Becky Blankenship, 1939-2010, !Presente!


blankenship(APN) DECATUR — Rebecca “Becky” Blankenship, a left-leaning activist for the arts, has died at the age of 70. Ms. Blankenship died on January 6, 2010 of a currently-unknown illness–likely pneumonia–which she acquired in London, according to friends.

She had stood on parade in the frigid English air on New Years day 2010. For several years she with others had represented her organization, The Red Hat Society, at the parade. She returned home to Atlanta immediately afterward. Her close friend, former Dekalb County Commissioner Jacquie Scott, met her at the airport. Blankenship appeared to be suffering from a severe cold. This soon appeared to be serious and after a trip to the emergency room with Scott, she was admitted to Piedmont Hospital. She died at 1pm the following day. Her death was unexpected.

Becky Blankenship lived alone after her children had grown, but had very close relationships with the community. “She was very vivacious and outgoing, she was a lot of fun. She saw humor in everything,” Scott told Atlanta Progressive News.

Among the numerous causes she supported, Blankenship was a long-time reader and financial supporter of Atlanta Progressive News.

Ms. Blankenship was a red head who dressed in vibrant colors and was very alive, State Rep. Stephanie Benfield told APN. Her impression was striking and her personality matched her clothing. She was also said to be a very warm friend and outgoing person who was fun to be around as well as a community activist. 171 people were listed as friends on Facebook.

Ms. Blankenship was a 30 year resident of South Dekalb County, and a graduate of Decatur High. She was concerned and active in local politics and community affairs, especially those affecting the economic growth of her area. She never moved from her house in South Dekalb even with changes in the neighborhood; she welcomed diversity.

Blankenship graduated from King College in 1961 with a degree in English, according to her Facebook page.

She dedicated herself to improvement of life for the entire community.

According Benfield, Blankenship was always advocating for one candidate or another. She was active in the campaigns of Tom Scott, husband of Jacquie Scott, when he previously ran and served as Tax Commissioner of Dekalb County; Jacquie Scott’s own campaign; former State Rep. Georgia Maddox; and Burrell Ellis, CEO of Dekalb County. Many people knew her from community rallies and events.

Blankenship was best known for her part in bringing the arts to South Dekalb. She was President of the Dekalb Council for the Arts. She talked about the connection between economic and arts development in the area and how necessary one was for the other.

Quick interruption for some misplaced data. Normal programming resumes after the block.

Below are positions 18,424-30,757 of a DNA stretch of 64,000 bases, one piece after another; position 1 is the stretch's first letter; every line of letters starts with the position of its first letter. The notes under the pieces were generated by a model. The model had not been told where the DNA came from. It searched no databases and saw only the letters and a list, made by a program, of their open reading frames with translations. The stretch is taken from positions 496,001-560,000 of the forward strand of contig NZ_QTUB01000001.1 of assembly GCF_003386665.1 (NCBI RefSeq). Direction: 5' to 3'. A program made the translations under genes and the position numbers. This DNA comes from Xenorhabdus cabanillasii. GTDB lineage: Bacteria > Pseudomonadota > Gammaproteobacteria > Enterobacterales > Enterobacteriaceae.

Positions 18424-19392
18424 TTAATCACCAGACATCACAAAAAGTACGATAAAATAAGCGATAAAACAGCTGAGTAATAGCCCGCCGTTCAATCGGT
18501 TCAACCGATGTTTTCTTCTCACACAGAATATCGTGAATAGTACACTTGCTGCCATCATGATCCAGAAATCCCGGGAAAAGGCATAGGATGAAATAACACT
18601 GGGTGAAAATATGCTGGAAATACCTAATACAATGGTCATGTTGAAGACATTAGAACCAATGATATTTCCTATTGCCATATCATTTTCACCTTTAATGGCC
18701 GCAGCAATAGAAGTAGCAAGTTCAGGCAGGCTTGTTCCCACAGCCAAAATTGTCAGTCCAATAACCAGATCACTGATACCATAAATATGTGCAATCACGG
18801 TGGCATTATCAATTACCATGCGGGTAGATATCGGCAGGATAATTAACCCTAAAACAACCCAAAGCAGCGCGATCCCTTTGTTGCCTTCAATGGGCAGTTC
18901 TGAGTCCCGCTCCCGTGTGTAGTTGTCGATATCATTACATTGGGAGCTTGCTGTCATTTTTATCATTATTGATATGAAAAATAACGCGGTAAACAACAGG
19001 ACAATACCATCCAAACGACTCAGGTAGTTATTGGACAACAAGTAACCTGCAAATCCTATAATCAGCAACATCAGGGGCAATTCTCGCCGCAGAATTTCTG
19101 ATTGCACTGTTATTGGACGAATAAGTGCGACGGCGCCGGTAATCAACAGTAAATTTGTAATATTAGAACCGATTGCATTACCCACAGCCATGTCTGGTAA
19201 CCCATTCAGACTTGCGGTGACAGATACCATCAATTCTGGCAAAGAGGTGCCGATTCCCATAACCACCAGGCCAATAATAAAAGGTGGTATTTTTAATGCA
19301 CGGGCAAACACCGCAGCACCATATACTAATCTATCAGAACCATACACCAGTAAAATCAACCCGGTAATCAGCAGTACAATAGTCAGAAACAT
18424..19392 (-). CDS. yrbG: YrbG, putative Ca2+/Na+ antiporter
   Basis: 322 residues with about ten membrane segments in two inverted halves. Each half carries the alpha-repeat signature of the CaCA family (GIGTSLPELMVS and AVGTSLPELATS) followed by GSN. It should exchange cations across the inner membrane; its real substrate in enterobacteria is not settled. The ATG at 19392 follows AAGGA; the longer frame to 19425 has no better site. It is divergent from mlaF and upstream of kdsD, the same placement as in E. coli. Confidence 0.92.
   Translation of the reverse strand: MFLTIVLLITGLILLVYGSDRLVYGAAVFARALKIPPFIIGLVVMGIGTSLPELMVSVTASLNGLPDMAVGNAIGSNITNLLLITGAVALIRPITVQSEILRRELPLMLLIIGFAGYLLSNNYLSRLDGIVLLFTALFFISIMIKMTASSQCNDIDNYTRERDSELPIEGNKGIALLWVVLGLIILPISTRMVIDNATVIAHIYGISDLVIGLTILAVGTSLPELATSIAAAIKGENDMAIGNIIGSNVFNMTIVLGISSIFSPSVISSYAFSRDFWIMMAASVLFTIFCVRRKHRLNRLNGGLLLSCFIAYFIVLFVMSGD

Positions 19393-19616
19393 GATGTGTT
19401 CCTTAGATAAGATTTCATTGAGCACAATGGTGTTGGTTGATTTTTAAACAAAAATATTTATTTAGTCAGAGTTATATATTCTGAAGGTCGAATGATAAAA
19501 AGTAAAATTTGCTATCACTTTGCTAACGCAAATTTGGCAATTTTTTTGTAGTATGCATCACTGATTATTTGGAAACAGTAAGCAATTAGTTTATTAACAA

Benfield described her as an “active fixture” in South Dekalb in the arts community from long before her Presidency. She was a volunteer for many years before becoming the President ten years ago. She was instrumental in development of the arts, attending every meeting of the Art Center. “She was very involved with the development Arabia Mountain and Wonderland Gardens and was supportive of the art community in general in Dekalb,” Benfield said.

Becky Blankenship was also good to those around her, according to her friends.

“She was a wonderful friend. I was in an automobile accident. I was laid up for three months and every three weeks she took me to get my nails done because she knew that would make me feel better. In those days that meant driving out to Alpharetta because that’s where I went to get my nails done. She epitomized what a friend is. She would try to do things for people that would really make their day,” Ms. Scott said.

Ms. Blankenship joined the Hotlanta Reds, a local chapter of the Red Hat Society, an organization for women aged 50 years and over, with the mission of enjoying life to the fullest. Though she originally joined the branch in Atlanta, later after the organization grew very large, she started the Devilish Divas of Dekalb.

As the founder she was called the Queen Mother. She met the members regularly for lunch and her attendance at the parade in London had been a regular event, Scott said. She attended many events representing the organization.

In addition, she attended conferences for quilters both in the United States and Canada, Scott said.

Blankenship was a widow who lived alone and was retired. She formerly had been an office worker at a retail outlet.

She is survived by her mother, June Blankenship of Decatur; a son, Bobby Pharr of Decatur; a daughter, Suzanne Pharr, of Gainesville; a sister, Jessica Arthur of Lawrenceville; two brothers, Peter Blankenship of Snellville and Johnny Blankenship of Maysville; two stepdaughters, Stephanie Young of Stockbridge and Ginny Powell of Tucker; and three stepgrandchildren, according to the Atlanta Journal-Constitution newspaper, which also ran an obituary.


About the author:

Alice Gordon is a Staff Writer for The Atlanta Progressive News and is reachable at

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